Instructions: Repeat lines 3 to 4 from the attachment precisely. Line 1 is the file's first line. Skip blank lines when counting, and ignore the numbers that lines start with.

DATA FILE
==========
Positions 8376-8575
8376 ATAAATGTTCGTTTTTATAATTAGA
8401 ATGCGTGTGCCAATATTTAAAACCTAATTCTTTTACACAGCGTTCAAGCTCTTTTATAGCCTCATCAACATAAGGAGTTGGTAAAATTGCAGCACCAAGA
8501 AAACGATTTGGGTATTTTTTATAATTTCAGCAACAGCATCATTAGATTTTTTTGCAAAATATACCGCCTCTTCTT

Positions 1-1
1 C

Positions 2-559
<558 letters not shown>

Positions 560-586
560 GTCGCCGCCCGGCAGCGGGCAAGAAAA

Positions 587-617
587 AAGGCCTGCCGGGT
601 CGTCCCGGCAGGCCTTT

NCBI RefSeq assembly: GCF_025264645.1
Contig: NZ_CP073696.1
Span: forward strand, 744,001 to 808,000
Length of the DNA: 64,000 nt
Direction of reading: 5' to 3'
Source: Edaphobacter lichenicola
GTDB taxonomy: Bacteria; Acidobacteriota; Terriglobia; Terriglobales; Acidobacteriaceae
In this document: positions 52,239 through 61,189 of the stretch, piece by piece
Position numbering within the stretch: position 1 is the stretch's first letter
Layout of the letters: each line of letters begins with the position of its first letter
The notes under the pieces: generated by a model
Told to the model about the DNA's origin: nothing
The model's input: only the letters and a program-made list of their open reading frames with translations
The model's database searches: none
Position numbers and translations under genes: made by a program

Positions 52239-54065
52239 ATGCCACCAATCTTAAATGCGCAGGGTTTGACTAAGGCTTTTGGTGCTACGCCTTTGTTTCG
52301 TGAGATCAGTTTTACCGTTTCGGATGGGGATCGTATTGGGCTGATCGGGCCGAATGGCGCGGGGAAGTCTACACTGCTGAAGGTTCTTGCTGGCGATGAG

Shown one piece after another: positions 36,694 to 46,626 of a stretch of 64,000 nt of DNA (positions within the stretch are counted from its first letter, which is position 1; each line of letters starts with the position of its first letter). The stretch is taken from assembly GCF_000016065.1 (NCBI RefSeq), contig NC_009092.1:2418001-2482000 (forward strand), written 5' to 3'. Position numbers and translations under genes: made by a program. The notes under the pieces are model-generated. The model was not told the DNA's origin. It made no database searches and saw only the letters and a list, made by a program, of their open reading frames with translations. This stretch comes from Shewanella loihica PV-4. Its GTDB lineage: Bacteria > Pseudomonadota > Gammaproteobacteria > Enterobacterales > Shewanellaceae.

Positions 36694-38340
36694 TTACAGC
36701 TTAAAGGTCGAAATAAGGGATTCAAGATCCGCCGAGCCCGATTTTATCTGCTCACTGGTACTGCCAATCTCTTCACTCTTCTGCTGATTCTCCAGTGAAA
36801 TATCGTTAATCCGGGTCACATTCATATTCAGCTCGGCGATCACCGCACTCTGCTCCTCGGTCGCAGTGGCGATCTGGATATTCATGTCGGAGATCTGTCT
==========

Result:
8401 ATGCGTGTGCCAATATTTAAAACCTAATTCTTTTACACAGCGTTCAAGCTCTTTTATAGCCTCATCAACATAAGGAGTTGGTAAAATTGCAGCACCAAGA
8501 AAACGATTTGGGTATTTTTTATAATTTCAGCAACAGCATCATTAGATTTTTTTGCAAAATATACCGCCTCTTCTT